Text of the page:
Non-indigenous Australians should also pay for these ancient skills. Funding schemes could include training, and ensuring affirmative action programs are implemented and achieve their goals.
Involving Aboriginal people and communities in the development of fire management will ensure cultural knowledge is shared on culturally agreed terms.
Fire people, fire country
In many ways, last summer’s fire season is a reminder of the brutal acquisition of land in Australia and its ongoing consequences for all Australians.
The challenges involved in helping to right this wrong, by enabling Aboriginal people to use their fire management practices, are complex. They span social justice, funding, legal liability, cultural rights, fire management and science.
Fundamentally, we must recognise that Aborigines are “fire people” who live on “fire country”. It’s time to embrace this ancient fact.
If you go to the Surrey Hills of northwest Tasmania, you’ll see a temperate rainforest dominated by sprawling trees with genetic links going back millions of years.
It’s a forest type many consider to be ancient “wilderness”. But this landscape once looked very different.
The only hints are a handful of small grassy plains dotting the estate and the occasional giant eucalypt with broad-branching limbs. This is an architecture that can only form in open paddock-like environments – now swarmed by rainforest trees.
These remnant grasslands are of immense conservation value, as they represent the last vestiges of a once more widespread subalpine “poa tussock” grassland ecosystem.
Our new research shows these grasslands were the result of Palawa people who, for generation upon generation, actively and intelligently manicured this landscape against the ever-present tide of the rainforest expansion we see today.
This purposeful intervention demonstrates land ownership. It was their property. Their estate. Two hundred years of forced dispossession cannot erase millennia of land ownership and connection to country.
Myths of “wilderness” have no place on this continent when much of the land in Australia is culturally formed, created by millennia of Aboriginal burning – even the world renowned Tasmanian Wilderness World Heritage Area.
Today, the Surrey Hills hosts a vast 60,000-hectare timber plantation. Areas outside the modern plantations on the Surrey Hills are home to rainforest.
On first seeing the Surrey Hills from atop St Valentine’s Peak in 1827, Henry Hellyer – surveyor for the Van Diemen’s Land company – extolled the splendour of the vista before him:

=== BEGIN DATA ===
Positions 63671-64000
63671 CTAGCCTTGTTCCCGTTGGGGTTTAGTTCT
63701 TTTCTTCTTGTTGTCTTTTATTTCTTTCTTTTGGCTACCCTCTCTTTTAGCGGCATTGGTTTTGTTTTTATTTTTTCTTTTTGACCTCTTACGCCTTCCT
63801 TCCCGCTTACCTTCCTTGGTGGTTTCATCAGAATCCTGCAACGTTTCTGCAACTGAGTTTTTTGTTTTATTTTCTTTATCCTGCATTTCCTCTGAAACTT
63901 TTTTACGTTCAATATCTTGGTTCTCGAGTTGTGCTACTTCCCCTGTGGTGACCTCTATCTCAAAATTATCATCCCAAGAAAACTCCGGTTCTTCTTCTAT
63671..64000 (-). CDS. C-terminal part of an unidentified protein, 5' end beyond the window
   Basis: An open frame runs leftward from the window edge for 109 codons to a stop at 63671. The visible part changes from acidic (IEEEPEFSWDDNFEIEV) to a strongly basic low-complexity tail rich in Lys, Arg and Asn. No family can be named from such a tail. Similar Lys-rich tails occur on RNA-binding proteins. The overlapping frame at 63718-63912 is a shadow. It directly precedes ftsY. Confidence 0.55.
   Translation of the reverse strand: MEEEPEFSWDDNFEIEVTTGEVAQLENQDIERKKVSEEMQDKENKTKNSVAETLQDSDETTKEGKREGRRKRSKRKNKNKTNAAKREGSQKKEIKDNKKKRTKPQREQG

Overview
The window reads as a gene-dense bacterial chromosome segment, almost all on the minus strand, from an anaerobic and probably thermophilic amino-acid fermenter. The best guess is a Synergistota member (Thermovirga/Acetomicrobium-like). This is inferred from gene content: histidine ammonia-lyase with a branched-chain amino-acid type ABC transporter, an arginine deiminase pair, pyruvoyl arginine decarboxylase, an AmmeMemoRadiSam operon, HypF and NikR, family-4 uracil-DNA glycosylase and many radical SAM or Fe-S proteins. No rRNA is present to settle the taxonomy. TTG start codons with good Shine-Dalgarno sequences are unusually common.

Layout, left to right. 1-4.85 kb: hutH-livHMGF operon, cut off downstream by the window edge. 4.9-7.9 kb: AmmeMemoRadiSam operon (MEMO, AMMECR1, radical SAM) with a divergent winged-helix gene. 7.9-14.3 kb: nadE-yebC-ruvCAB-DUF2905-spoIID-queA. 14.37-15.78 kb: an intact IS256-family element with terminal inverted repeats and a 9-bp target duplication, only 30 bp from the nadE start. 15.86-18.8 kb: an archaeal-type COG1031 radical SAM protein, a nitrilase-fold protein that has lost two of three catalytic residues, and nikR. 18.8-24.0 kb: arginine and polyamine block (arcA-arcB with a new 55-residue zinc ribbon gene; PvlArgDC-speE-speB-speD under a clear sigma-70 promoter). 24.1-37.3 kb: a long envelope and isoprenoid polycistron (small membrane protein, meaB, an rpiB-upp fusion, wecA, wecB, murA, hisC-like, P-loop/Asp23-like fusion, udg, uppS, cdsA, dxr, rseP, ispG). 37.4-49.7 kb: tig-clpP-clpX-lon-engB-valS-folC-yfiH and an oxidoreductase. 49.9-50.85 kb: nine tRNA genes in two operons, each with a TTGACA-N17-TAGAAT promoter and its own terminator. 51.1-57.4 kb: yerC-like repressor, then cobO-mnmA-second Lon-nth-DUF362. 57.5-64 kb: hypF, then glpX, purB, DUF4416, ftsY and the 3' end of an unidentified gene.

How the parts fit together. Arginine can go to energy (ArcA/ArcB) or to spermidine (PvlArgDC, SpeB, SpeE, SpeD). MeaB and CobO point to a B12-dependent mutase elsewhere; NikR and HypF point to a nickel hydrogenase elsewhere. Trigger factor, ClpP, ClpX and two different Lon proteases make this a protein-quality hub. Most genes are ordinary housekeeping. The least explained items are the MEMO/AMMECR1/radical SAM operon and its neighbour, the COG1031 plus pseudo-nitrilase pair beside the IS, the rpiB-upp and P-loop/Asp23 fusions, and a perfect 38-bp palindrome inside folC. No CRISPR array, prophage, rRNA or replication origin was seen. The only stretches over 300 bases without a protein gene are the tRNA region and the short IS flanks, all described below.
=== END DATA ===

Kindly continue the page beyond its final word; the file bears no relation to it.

an excellent country, consisting of gently rising, dry, grassy hills […] They resemble English enclosures in many respects, being bounded by brooks between each, with belts of beautiful shrubs in every vale.
It will not in general average ten trees on an acre. There are many plains of several square miles without a single tree.
And when first setting food on the estate:
The kangaroo stood gazing at us like fawns, and in some instances came bounding towards us.
He went on to note how the landscape was recently burnt, “looking fresh and green in those places”.
It is possible that the natives by burning only one set of plains are enabled to keep the kangaroos more concentrated for their use, and I can in no way account for their burning only in this place, unless it is to serve them as a hunting place.
These ideas are criticised by those who either genuinely believe Aboriginal people merely subsisted on what was “naturally” available to them, or by those with other agendas aimed at denying how First Nations people owned, occupied and shaped Australia.
New research backs up Hellyer
We sought to directly test the observations of Hellyer in the Surrey Hills, using the remains of plants and fire (charcoal) stored in soils beneath the modern day rainforest.
Drilling in to the earth beneath modern rainforest, we found the deeper soils were full of the remains of grass, eucalypts and charcoal, while the upper more recent soil was dominated by rainforest and no charcoal.
We drilled into more than 70 rainforest trees across two study sites, targeting two species that can live for more than 500 years: Myrtle Beech (Nothofagus cunninghami) and Celery-top Pine (Phyllocladus aspleniifolius).
None of the trees we measured were older than 180 years (from 1840). That’s just over a decade following Hellyer’s first glimpse of the Surrey Hills.
Our data unequivocally proves the landscape of the Surrey Hills was an open grassy eucalypt-savanna with regular fire under Aboriginal management prior to 1827.
Importantly, the speed at which rainforest invaded and captured this Indigenous constructed landscape shows the enormous workload Aboriginal people invested in holding back rainforest. For millennia, they used cultural burning to maintain a 60,000-hectare grassland.
Learning from the past
Our research challenges the central tenet underpinning the concept of terra nullius (vacant land) on which the tenuous and uneasy claims of sovereignty of white Australia over Aboriginal lands rests.
More than the political implications, this data reveals another impact of dispossession and denial of Indigenous agency in the creation of the Australian landscape.
Left unburnt, grassy ecosystems constructed by Indigenous people accumulate woody fuels, in Australia and elsewhere.
Forest has far more fuel than grassland and savanna ecosystems. Under the right set of climatic conditions, any fuel will burn and increasing fuel loads dramatically increases the potential for catastrophic bushfire.